Submitted to: Federation of European Microbiological Societies Microbiology Ecology
Publication Type: Peer Reviewed Journal
Publication Acceptance Date: 8/7/2001
Publication Date: 9/1/2001
Citation: MANTOVANI, H.C., KAM, D.K., HA, J.K., RUSSELL, J.B. THE ANTIBACTERIAL ACTIVITY AND SENSITIVITY OF S. BOVIS STRAINS ISOLATED FROM THE RUMEN OF CATTLE. FEDERATION OF EUROPEAN MICROBIOLOGICAL SOCIETIES MICROBIOLOGY ECOLOGY. 2001. Interpretive Summary: Cattle in the U.S. are often fed antibiotics, but the widespread use of antibiotics in animal feed has been criticized. Antibiotics are primarily targeted against gram-positive gut bacteria. Gram-positive ruminal bacteria produce large amounts of hydrogen a precursor of methane, ammonia, a wasteful end-product of amino acid degradation, and lactic acid, an acid that causes ruminal acidosis, ruminal ulcers, founder and even death of th animal. Some bacteria produce peptides (bacteriocins) that can inhibit gram-positive bacteria, and bacteriocins have been proposed as an alternative to antibiotics. In this manuscript we describe the bacteriocin production and sensitivity of S. bovis strains isolated from the rumen of cattle. Some of the bacteriocins were not highly effective, and resistance was often a problem. The bacteriocin of S. bovis HC5 was most effective and little resistance was observed. Research on bacteriocins has the potential to decrease the need for antibiotic in animal feed.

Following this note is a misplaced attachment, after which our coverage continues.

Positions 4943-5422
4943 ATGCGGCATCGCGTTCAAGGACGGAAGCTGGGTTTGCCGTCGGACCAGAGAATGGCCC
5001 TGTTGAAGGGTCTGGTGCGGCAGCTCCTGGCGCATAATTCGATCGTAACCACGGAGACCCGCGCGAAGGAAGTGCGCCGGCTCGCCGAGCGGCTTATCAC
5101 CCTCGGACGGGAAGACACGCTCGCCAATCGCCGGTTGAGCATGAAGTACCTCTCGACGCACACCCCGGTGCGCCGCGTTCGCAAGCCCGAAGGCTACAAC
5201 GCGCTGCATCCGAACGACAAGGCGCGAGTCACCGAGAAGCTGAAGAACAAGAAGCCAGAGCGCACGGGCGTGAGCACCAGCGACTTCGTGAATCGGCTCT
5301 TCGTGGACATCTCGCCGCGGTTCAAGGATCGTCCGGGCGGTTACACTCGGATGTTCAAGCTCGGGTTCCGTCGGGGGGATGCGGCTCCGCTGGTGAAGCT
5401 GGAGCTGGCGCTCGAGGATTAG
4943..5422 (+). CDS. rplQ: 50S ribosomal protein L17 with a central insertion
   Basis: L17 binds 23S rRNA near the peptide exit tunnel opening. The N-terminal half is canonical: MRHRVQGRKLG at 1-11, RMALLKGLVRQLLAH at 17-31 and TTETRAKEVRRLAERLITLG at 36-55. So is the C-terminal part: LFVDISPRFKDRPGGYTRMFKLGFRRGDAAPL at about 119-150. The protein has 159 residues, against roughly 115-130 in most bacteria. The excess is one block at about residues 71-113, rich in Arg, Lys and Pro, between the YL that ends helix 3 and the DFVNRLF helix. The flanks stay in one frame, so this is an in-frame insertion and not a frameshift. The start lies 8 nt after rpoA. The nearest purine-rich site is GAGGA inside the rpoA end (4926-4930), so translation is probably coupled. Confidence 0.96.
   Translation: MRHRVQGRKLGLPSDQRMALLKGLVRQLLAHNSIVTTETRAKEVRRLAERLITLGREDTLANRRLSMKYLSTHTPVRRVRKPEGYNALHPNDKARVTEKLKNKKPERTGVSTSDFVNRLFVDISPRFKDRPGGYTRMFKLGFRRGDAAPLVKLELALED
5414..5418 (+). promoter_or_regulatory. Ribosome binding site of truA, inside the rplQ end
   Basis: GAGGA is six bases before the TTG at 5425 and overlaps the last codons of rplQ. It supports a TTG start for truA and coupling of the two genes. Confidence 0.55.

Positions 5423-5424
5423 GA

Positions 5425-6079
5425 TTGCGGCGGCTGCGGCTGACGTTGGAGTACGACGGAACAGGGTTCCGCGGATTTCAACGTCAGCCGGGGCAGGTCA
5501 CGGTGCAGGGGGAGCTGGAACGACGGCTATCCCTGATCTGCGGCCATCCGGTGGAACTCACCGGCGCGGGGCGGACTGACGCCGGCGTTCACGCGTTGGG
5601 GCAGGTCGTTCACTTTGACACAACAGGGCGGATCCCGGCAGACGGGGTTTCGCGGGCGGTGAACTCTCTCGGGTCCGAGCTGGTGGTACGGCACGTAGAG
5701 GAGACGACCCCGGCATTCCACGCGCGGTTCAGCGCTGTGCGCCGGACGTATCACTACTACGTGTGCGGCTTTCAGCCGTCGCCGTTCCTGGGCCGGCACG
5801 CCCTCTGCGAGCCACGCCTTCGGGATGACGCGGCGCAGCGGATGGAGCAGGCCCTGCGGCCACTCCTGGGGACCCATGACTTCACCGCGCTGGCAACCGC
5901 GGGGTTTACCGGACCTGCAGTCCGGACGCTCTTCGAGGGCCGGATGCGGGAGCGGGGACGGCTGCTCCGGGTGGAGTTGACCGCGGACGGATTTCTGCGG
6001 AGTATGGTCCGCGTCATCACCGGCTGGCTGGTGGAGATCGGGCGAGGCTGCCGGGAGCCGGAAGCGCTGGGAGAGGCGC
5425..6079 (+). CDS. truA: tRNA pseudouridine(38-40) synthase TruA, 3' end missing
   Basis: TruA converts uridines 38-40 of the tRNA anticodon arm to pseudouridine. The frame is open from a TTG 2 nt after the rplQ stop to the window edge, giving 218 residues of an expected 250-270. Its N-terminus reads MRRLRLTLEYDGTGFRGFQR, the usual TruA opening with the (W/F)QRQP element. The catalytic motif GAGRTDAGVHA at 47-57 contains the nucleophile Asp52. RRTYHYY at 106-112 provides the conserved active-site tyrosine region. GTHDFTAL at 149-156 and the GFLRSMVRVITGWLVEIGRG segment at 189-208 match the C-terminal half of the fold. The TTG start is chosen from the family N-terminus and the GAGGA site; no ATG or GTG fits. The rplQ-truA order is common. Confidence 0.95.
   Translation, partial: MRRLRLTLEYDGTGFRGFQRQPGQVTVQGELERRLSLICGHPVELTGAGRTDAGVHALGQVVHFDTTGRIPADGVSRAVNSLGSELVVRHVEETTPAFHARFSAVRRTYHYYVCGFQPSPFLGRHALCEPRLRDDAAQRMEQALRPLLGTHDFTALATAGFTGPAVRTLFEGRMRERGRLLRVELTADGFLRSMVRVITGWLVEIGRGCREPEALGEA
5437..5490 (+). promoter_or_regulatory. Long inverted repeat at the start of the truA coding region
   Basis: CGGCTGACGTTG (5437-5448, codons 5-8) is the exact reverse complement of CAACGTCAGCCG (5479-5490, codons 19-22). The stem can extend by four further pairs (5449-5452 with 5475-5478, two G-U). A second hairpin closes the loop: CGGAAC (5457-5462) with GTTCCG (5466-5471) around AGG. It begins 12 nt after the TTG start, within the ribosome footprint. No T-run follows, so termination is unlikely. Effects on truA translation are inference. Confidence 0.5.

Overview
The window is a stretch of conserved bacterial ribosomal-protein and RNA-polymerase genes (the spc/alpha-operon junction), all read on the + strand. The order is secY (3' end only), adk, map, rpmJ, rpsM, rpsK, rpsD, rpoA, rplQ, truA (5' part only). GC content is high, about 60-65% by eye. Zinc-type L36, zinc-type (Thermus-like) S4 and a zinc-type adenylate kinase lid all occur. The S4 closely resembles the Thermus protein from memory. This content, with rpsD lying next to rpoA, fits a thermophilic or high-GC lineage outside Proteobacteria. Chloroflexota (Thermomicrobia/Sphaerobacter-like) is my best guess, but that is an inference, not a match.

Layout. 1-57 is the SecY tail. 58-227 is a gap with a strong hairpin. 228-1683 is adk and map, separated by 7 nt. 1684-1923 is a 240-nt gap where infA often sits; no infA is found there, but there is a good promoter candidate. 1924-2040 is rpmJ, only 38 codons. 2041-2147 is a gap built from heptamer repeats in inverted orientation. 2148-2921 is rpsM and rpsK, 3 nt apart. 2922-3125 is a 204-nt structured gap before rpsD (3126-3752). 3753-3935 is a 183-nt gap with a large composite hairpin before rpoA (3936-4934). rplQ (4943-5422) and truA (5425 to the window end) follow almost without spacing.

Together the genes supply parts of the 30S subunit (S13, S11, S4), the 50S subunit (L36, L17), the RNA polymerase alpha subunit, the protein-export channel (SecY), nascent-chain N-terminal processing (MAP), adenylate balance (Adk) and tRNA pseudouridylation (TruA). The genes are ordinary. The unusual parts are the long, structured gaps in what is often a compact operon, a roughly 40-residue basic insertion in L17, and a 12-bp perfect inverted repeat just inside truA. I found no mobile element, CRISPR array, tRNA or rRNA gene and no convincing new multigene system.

Technical Abstract: Approximately 50% of S. bovis isolates (n = 90) from cattle fed hay or grain-based diets inhibited the growth of S. bovis JB1 in agar overlays. When repetitive DNA (BOX) sequences were amplified by PCR, the bacteriocin-producing (bac+) strains could be organized into 16 phylogenetic groups, but the similarity indexes (UPGAMA) were as low as 40%. Based on these results, bacteriocin production was not a phylogenetically conserved trait. PCR analyses indicated that none of the bac+ strains had the gene for bovicin 255, a bacteriocin produced by Streptococcus gallolyticus LRC0255, and many of the bac+ isolates were sensitive to bovicin 255. Bovicin 255 decreased the viability of many fresh isolates, but it never killed all of the cells. Cells that survived bovicin 255 and were transferred a second time became resistant (less than or equal to 2 log reduction in viability). The isolates were more sensitive to the bacteriocin of S. bovis HC5 than bovicin 255, the initial average decrease in viability was approximately 3 logs greater (4.8 +/- 2.7 versus 1.8 +/- 2.1, respectively, P < 0.001), and the HC5-sensitive strains did not adapt. Sixteen of the bac+ isolates were highly resistant to S. bovis HC5 (less than or equal to 1 log reduction in viability), and BOX PCR indicated that only 5 of them had the same BOX pattern as S. bovis HC5. The remaining bac+, HC5-resistant isolates (n=11) had distinctly different BOX patterns and were not always highly resistant to bovicin 255. Based on these results, the rumen has a highly diverse population of bac+ S. bovis strains, and this population can co-exist with bac- strains in the rumen.